Digital Drama: Teaching and Learning Art and Media in Tanzania

Mastering Marimba

Music class under mango tree

Master Musician Khalfan Matitu has worked as a tutor at BCA/TaSUBa since 1981. Mwalimu Matitu retired from the college in 2010, but is now engaged there as a consultant, tutoring students. Matitu is specialized in marimba (xylophone), a traditional instrument associated with his tribe wazaramo in the Coastal Region of Tanzania. He has very little formal education, but he is a very talented musician and skilled tutor. He does not read notes, but plays by ear. Since the mid-1990s, Matitu has been experimenting with a new genre of music, which he also teaches in class. He calls it muziki mchanganyiko (mixed music), a combination of traditional African and modern Western instruments. Matitu was also involved in the recording of the TRAMO CD, produced with assistance from the NOTA project, a collaborative program between TaSUBa, University of Stavanger and the Stavanger School of Culture. TRAMO stands for traditional and modern, thus exemplifying the mixed music genre. In Digital Drama, this genre is analyzed in terms of a traditional-modern music assemblage, the production and distribution of which illustrates the creole continuum of cultural digitization.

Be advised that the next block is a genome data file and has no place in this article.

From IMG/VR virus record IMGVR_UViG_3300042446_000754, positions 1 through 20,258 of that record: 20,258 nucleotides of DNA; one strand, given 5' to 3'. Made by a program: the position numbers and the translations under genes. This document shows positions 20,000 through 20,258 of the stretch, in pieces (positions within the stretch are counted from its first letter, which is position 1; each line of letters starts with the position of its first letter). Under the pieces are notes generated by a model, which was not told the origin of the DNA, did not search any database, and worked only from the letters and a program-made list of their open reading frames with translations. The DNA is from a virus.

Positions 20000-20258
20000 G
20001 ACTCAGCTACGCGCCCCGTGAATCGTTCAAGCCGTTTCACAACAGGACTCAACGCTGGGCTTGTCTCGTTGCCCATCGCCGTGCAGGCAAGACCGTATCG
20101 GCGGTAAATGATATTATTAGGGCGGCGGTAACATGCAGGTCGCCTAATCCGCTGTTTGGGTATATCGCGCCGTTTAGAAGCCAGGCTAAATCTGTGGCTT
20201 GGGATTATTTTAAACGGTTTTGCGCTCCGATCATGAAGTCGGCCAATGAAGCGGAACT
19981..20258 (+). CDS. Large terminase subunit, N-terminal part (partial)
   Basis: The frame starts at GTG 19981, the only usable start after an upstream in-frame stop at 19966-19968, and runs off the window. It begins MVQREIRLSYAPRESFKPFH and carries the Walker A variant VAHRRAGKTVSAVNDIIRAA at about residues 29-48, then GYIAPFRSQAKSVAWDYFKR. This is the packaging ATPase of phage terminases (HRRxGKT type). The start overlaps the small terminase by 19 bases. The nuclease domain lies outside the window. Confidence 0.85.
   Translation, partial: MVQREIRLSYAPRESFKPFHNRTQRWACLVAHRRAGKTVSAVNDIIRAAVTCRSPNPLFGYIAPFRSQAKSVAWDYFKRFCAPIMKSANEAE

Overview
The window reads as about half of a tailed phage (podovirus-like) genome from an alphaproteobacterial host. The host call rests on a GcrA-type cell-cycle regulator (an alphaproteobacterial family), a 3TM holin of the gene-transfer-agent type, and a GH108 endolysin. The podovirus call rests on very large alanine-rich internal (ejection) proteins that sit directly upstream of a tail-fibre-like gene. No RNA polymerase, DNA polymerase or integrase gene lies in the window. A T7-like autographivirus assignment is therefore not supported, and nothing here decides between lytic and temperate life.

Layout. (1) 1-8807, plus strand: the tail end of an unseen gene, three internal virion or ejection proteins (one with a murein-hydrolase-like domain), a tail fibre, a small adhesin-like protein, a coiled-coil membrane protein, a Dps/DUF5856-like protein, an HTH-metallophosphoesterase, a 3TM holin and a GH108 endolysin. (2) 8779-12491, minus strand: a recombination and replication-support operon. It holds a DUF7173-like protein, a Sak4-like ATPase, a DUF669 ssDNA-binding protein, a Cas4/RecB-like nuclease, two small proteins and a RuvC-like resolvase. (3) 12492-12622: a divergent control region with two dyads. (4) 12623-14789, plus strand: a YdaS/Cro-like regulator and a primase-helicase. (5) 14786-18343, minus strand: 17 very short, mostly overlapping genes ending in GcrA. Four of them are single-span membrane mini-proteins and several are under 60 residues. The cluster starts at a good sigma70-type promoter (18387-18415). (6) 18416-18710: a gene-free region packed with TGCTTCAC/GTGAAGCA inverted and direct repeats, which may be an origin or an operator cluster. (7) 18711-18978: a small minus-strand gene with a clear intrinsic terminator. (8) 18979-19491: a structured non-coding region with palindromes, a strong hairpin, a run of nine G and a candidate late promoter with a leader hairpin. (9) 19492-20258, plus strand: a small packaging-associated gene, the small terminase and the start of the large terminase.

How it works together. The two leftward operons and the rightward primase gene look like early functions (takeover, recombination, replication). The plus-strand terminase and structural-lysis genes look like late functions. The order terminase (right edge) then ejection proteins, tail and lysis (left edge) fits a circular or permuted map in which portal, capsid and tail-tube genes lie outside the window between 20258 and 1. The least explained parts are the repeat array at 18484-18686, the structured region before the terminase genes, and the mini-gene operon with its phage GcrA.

Photo 1: Mwalimu Matitu instructing students



Photo 2: No need for notes, numbers will do


Photo 3: Students practising, seated on tree trunks


Photo 4: Hands-on tutoring


Video 1: Traditional-modern music


Photo 5: Matitu on stage with Master Musicians Mbata and Digalo in 2009


Photo 6: Master Musician recorded in anthropologist's garden


Video 2: Mastering marimba


Photo 7: Matitu reviewing draft manuscript with author